So we are at the fitting and the first one came in saying she'd always dreamed of having an mega big afro hair like almost her own size, about 2 metres by one metre! She said: “you know, like a sun shining around me, not like a big afro 70's pop art. I want it ten times bigger”. Another one came and said she wanted to look like a bird. I asked what kind of bird: “Like a bird of paradise, crazy big colourful and lots of red!”. Another one wanted to look like Grace Kelly, the biggest chignon with diamonds on the top and on the edge of the fringe. Another wanted extensions in black and red all the way down to her back. And so each one came and demanded something extra big, glam and sexy with Ocimar's clothes as tight to the body as possible. Even though I have done shows for Gaultier, Alexander McQueen, John Galliano, Yves Saint Laurent, Givenchy, Kenzo or Nina Ricci, this one was absolutely unique.


The Carnival in Brazil is a big cultural event, but celebrities would never attend due to security reasons, so they wanted to look bigger and more spectacular than anyone at the Carnival. Being a part of this show was magic for them. When they stepped out of the curtain one by one and walked the 20 steps down to the runway, the stage was theirs. They took their time to celebrate themselves touching their hair, moving slow, leaving the runway, hugging some of the guests they knew, having a sip of champagne, all that followed by the spotlights. It was out of this world.


They were walking these couture dresses boasting total naturalness, with the craziest big hair, extravagant and beautiful, but completely out of modernity or fashion. I will remember for the rest of my life the screaming, the crying, the clapping, the whole hysteria of these 400 richest people from the continent who donated millions of dollars. And for me, it was the most massive hair show, beyond anything I have ever done. And these ladies were wearing it. It was a once in a lifetime thing.


Inga Eiriksdottir photographed in NYC for VOGUE Russia

› What do you think about vegan and organic products?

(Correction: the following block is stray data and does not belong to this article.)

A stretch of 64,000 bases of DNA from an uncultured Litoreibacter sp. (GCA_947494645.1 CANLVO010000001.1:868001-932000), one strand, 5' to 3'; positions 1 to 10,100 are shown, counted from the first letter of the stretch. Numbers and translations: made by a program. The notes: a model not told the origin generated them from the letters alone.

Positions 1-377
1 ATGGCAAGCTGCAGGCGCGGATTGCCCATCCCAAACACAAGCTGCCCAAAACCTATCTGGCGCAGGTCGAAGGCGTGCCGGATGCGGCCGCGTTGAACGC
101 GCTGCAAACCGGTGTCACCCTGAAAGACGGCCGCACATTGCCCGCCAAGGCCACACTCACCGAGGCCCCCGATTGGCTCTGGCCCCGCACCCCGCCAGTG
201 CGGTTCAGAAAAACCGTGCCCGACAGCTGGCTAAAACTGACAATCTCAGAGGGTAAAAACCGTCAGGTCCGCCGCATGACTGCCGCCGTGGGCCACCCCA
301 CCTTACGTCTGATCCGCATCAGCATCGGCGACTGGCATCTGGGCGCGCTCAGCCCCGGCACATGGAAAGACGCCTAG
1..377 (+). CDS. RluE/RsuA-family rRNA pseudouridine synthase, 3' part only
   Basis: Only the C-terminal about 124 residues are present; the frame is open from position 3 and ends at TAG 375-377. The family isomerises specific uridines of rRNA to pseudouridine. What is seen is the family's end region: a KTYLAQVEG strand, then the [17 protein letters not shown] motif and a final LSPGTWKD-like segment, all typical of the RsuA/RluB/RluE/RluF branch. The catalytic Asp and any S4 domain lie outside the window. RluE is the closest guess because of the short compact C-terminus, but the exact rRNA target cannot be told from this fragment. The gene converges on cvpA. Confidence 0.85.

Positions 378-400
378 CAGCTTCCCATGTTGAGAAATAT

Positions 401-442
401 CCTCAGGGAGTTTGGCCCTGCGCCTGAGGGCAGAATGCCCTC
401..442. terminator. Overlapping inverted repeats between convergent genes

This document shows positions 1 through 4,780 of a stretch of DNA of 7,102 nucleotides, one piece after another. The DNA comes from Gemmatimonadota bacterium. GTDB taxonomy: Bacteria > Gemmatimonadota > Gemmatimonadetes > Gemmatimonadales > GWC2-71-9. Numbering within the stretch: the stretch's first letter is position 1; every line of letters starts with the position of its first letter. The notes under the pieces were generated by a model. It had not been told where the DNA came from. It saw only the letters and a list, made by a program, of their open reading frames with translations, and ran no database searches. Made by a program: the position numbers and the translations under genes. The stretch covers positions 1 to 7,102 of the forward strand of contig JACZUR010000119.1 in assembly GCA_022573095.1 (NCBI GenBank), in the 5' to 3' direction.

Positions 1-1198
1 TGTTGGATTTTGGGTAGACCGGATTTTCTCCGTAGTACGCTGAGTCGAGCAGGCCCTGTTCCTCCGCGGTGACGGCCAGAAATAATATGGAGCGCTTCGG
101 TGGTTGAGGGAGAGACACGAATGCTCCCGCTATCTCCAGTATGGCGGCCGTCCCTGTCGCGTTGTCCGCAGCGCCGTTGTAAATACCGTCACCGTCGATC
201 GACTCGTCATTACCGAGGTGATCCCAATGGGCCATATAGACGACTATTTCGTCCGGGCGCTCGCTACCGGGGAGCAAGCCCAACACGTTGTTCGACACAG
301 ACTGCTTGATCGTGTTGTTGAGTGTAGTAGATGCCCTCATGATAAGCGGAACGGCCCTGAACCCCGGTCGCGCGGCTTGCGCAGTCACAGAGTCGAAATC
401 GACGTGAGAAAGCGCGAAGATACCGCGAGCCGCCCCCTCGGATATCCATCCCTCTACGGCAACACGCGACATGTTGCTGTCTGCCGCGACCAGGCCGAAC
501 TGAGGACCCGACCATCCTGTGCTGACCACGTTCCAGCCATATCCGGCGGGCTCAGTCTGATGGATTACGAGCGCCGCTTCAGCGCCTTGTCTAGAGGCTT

Considering the condition of Earth nowadays and the things that have changed due to global warming, I would say that the future of our planet, our humanity and also of our arts should be heading towards vegan and organic.


We'd never had summers with heatwaves that could last for months. There had never been as many lung diseases and breathing difficulties, and so on. As to the reality we are at, I think not going organic would be nonsense. We would help ourselves in the long run big time. In our profession, there are cases in which you cannot exchange certain products (yet). Some of them just work fantastically for our purposes. As session hairstylists, we rather depend on these products, because they are far advanced in their field. Organic and vegan products unfortunately cannot provide that yet.


Laboratories are small compared to the big brands and to develop a much more advanced technology and quality for organics, you would need the best engineers, lots of research and a lot of money. For them, it is a constant struggle, as well as fighting against the billion dollar chemical distribution businesses.


Companies with highly developed products obviously have a massive interest in their firms not to collapse. So, it is very hard for organic companies to hold up against that. However, the big ones such as L'Oréal, P&G and all the others would have the capacity to provide the best organic and vegan products anyone has worked with, as they obviously have the best engineers and technicians and the best laboratories.


The only thing is that if they put all their money into research and development towards organic and vegan, they would kill their business foundation, which permits them to have an empire. As they have billions of people addicted to their products, the transition would still take ages. Even though there are some chemical products I hope won't disappear anytime soon, I am sure every hairstylist could exchange at least 5 or 6 products in their kit and keep the same quality. Without jeopardising our work, it would show the big companies we are ready for a change.


Words by Abra Kennedy.

All Hair Credits by Nicolas Jurnjack.


Complete Nicolas Jurnjack interview is featured in Fall Winter 2018 - Issue 1. Get your copy here.


Givenchy Couture Hair

Veronika Kanchinskaya by Nick Norman. Styled by Fallon Castella. MakeUp by Stefanie Jacquet